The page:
Turkey’s central bank on June 7 substantially surprised markets by announcing a 125-basis point (bp) hike in its main policy rate to 17.75%, a tightening that was in excess of expectations.
The move, which follows on the heels of the 300-bp ramping up of the rate on May 23 amid Turkey’s overheating economy and spiralling double-digit inflation, will be taken as an assertion of its independence. That independence has been severely questioned in recent weeks given political pressure from President Recep Tayyip Erdogan for cheaper money despite the rapid weakening of the Turkish lira (TRY) and his statements that he sees himself at the helm of monetary policy. Whether markets will trust Erdogan to leave the rate-setters to do their work in peace should he be elected Turkey’s first executive president with sweeping powers in the upcoming June 24 elections is a burning issue that remains unresolved.
Commenting on the hawkish decision to hike, Timothy Ash of Bluebay Asset Management, said in an e-mailed note: “Finally, the CBRT [Central Bank of the Republic of Turkey] does the right thing, and surprises on the positive side. Hiking more than expected. This should help improve sentiment, and stabilise the market a bit into the elections.”
“It is quite a positive surprise,” Kaan Nazli, a senior economist at Neuberger Berman, told Reuters. “Nobody was expecting that. That will give them a lot of credibility ahead of the election.” He added: “The worries will remain that once Erdogan renews his term he will be more interventionist in terms of central bank policy.”
“Is this the start of a new era of Turkish central bank policy—actually moving ahead of the market? Let’s hope so,” Nigel Rendell, a senior analyst for EMEA at Medley Global Advisors, was quoted as saying by Bloomberg. “Positive impact on the lira is seen as the repo rate rises. How things develop on both the policy front and for the lira longer-term will depend on events after the June 24 elections and whether Erdogan gives the CBRT latitude to act independently.”
Explaining its move, the CBRT’s monetary policy committee (MPC) said in a statement: “Despite the mild outlook for demand conditions, elevated levels of inflation and inflation expectations continue to pose risks on the pricing behaviour.”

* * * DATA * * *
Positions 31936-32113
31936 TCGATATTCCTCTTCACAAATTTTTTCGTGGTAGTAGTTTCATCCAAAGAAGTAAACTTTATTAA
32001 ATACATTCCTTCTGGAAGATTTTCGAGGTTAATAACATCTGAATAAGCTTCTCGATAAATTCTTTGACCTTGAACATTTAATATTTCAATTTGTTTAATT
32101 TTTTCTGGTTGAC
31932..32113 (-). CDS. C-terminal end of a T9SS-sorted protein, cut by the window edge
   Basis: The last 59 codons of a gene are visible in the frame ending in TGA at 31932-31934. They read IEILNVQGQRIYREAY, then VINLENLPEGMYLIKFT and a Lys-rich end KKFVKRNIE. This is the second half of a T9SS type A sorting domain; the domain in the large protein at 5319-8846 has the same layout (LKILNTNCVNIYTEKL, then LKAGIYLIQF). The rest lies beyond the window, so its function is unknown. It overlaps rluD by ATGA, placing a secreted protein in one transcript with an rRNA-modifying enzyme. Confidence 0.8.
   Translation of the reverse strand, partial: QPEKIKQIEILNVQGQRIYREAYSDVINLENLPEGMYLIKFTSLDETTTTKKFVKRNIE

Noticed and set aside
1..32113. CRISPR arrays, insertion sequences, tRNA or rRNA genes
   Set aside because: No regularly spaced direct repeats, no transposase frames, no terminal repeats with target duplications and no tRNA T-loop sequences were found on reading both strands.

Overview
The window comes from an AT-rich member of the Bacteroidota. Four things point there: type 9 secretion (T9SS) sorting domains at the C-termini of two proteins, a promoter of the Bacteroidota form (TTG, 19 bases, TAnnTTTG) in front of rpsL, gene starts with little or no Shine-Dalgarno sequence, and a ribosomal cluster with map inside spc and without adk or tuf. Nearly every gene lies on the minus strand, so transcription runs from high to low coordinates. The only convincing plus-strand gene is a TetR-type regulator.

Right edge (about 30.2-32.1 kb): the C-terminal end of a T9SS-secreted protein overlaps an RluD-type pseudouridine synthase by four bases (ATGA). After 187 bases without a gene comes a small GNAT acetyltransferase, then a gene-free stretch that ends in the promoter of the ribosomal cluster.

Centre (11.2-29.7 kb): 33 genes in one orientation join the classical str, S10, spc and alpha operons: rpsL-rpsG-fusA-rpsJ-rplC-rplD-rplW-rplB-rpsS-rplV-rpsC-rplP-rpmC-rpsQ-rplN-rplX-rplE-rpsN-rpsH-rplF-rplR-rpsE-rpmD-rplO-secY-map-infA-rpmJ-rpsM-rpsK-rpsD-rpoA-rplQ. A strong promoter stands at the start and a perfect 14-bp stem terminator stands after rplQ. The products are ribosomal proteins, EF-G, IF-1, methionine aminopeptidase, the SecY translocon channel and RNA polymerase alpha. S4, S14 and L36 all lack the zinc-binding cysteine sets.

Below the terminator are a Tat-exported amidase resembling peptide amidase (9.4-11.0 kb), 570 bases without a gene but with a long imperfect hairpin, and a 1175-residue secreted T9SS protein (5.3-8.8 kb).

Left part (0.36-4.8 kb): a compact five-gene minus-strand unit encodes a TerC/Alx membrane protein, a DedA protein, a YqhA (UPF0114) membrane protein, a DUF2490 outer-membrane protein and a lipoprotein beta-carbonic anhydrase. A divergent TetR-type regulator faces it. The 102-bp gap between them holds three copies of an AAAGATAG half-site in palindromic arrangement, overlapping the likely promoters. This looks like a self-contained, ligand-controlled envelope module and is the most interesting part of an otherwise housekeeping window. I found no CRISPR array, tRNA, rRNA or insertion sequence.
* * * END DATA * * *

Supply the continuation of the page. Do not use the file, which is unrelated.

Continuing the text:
The MPC emphasised that further monetary tightening would be delivered if required. To convince the markets that despite the political pressure it is going to stay ahead of the monetary curve, it will need to make good on its word. A collapse back to somewhere near the all-time low lira vs the dollar rate of 4.9294 seen on May 23 would be a disaster and would demand even more extensive rate increases to regain control of the currency.
Ahead of the MPC meeting, analysts were divided over whether the regulator would move to tighten rates again, but nobody was forecasting something of the magnitude of 125bp.
Market reaction to the rate increase was extremely positive at first glance. The TRY gained 1.75% d/d to trade at 4.4757 against the USD as of 15:30 local time (it had slipped to 4.4883 by 17:50) while the benchmark BIST-100 Turkish stock market index, which had been falling at a fast clip since last week, was up 1.82% to 98,414. Banking shares gained 3.4%—anxieties over the alarming descent of the TRY prior to the latest rates action led to consternation among economists that Turkey faced a currency-and-debt crisis that would leave lenders exposed to critical levels of problem loans.
As of June 7, 17 days before the crucial elections, it seems the MPC may have secured a strong buffer against any further market fluctuations, especially in the FX markets, which could substantially affect voting behaviour. However, in the medium term, the impact of high interest rates on the growth outlook for the Turkish economy will have to be assessed.
Since April 24, the MPC has delivered rate rises that add up to a combined 500-bp increase in its main funding rate.
The moves will help address concerns that Turkey is not taking enough action to tackle economic imbalances that include one of the worst current account deficits in the world and a widening budget deficit. But the CBRT is also joining a trend now being seen in other key emerging markets. Central banks in these markets have been hiking interest rates with more vigour than investors expected, partly because their economies need protection against a rising dollar and capital outflows prompted by the US Fed’s own tightening. India’s central bank this week raised its benchmark for the first time since 2014, joining peers in Indonesia, Mexico and Argentina. Brazil is now also coming under pressure from investors to push up its rates.